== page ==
One word: hierarchy.

All organizations have levels of work and authority—executives, upper managers, line managers, the workforce, and so on. Understanding the hierarchical structure gives you power, because you can decide if you can work within it and are capable of climbing through its ranks, or whether it will be endlessly frustrating to you.

In a traditional pyramid hierarchy, for example, the people at the bottom tend to have very little autonomy to make decisions. This gets better as you rise up through the pyramid, but even middle managers have little power to create policy; they are more concerned with enforcing the rules the top leaders make.

If having a high degree of autonomy and accountability is important to you, you may do better in a flat hierarchy where work teams can design their own way of achieving the corporate goals.

5. What’s the most important thing the successful candidate could accomplish in their first 3 months/6 months/year?

Of all the questions to ask in a job interview, this one is impressive because it shows that you identify with and want to be a successful performer, and not just an average one.

Here, you’re drilling down into what the company needs, and needs quite urgently, proving that you’re all about adding value to the organization and not just about what’s in it for you.

How it helps you:

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Most job descriptions come with 8, 10 or 12 different job responsibilities and a lot of them with be boilerplate or responsibilities that someone in HR thinks are associated with this role. This question gives you a better sense of which responsibilities are the most important—and they may not be what initially attracted you to the role.

If you like the idea of training juniors, for example, but success is judged purely on your sales figures, then is this really the job you thought you were applying for?

This question will also give you an idea of what kind of learning curve you’re expected to have and whether you’ll get any ramp-up time before getting down to business. If you’re the type of person who likes to jump right in and get things done, for instance, you may not be thrilled to hear that you’re going to spend the first three months shadowing a peer.

6. What do you like about working here?

This simple question is all about building rapport with the interviewer. People like to talk about themselves, and the interviewer will be flattered that you’re interested in her opinions.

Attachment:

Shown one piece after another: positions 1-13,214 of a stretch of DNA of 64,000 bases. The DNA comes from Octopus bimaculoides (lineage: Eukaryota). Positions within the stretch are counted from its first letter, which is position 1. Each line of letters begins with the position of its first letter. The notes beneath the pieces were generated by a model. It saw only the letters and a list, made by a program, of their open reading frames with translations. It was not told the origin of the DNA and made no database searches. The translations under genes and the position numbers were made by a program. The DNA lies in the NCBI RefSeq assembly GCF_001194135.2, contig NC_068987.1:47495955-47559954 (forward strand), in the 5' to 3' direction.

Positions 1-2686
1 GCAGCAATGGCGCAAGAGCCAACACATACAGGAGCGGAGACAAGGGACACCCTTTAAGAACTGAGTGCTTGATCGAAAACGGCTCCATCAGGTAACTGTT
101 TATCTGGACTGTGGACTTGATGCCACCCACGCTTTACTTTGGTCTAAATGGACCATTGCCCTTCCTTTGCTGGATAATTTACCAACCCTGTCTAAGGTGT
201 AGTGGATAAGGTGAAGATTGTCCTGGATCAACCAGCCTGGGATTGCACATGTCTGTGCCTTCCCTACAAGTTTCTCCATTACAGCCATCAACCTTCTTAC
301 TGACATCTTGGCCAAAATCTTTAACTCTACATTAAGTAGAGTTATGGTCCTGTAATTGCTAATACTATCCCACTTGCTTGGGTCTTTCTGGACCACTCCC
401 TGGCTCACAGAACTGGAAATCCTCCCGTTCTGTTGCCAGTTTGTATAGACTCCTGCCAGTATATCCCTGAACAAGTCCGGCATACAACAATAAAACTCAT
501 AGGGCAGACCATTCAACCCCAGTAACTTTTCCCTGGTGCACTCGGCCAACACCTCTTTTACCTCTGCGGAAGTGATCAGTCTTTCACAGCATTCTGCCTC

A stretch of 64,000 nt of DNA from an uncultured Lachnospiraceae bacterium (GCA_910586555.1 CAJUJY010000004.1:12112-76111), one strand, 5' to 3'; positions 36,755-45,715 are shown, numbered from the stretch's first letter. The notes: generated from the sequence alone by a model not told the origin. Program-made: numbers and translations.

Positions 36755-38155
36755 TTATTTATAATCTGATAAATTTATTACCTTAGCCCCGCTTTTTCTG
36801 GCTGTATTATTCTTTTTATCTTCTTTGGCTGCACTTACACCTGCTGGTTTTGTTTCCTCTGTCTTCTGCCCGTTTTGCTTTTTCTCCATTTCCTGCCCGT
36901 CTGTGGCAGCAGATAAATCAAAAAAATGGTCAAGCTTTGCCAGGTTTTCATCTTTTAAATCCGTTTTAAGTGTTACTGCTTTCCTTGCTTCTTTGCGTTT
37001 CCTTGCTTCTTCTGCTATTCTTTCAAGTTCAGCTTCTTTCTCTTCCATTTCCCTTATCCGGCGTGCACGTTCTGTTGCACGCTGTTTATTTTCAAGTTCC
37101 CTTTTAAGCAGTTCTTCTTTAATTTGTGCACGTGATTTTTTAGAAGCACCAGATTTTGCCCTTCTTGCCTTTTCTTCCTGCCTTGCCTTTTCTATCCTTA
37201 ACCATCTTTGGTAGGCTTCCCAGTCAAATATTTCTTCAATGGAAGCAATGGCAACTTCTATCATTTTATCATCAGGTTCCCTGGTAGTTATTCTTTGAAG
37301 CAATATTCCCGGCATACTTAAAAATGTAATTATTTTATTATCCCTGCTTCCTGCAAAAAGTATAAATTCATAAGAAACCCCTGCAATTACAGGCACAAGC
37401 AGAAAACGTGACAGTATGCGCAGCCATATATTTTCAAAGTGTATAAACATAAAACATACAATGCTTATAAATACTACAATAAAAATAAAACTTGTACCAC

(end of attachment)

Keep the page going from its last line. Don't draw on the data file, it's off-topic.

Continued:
Hopefully, you’ll find some great connection points that the two of you share. What similar things drive you head into the office each day? How will you fit into the culture?

How it helps you:

You can learn a lot from this question. Someone who genuinely enjoys his job will be able to list several things they like, and their answers will sound passionate and sincere. If not….well, you might consider that a red flag.

Since you potentially can learn a lot about the company culture from this question, it’s a good idea to figure out upfront what’s important to you. Maybe you’re looking for a hands-off boss who values independent thought and creativity? Maybe you work better in environments that move at a rapid, exciting pace?

Whatever’s important to you, listen carefully and see if you can find any common ground.

7. Based on this interview, do you have any questions or concerns about my qualifications for the role?

What a great closing question to ask in a job interview! It shows that you’re not afraid of feedback—in fact, you are inviting it. Not being able to take criticism is a red flag for employers, who need to know that you’ll act on any “coaching moments” with a good heart.

As a bonus, asking this question shows that you are really interested in the position and wish to clear up anything that may be holding the company back from hiring you.

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How it helps you:

What a devious beast this question is! On the surface, it looks straightforward, but it’s actually giving you four key pieces of information.

First, is the manager capable of giving you feedback when put on the spot like this? Some managers are scared of giving feedback, or don’t think it’s important enough to bother outside of a formal performance appraisal. Do you want to work for a boss like that? How will you improve if no one is telling you what you did wrong?

Second, can the manager give feedback in a constructive way without being too pillowy or too confrontational? It’s unfair to expect the interviewer to have figured out your preferred way of receiving feedback in the space of an interview, but if she come back with a machine-gun fire of shortcomings or one of those corporate feedback “sandwiches” (the doozy slipped between two slices of compliment), then you need to ask yourself, can you work with someone who gives feedback like that?

Third, you get to learn the things the hiring manager is concerned about before you leave the interview. This gives you the chance to make a final, tailored sales pitch so you can convince the interviewer that she should not be worried about those things.

Fourth, you get to learn the things the hiring manager is concerned about period. If turnover is keeping him up at night, then your frequent job hopping might get a lot of additional scrutiny. If he’s facing some issues with conflict or communication, then he might raise concerns regarding your performance in this area.

Listen carefully: the concerns that are being raised about you might actually be a proxy for problems in the wider organization.

Making Your Interview Work for You

Interviews are a two-way street. While it is important to differentiate yourself from every other candidate, understand that convincing the interviewer you’re the right person for the role goes hand-in-hand with figuring out if the job is the right fit for you.

Would you feel happy in a work environment where the people, priorities, culture and management style were completely at odds with the way you work? Didn’t think so!

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Featured photo credit: Amy Hirschi via unsplash.com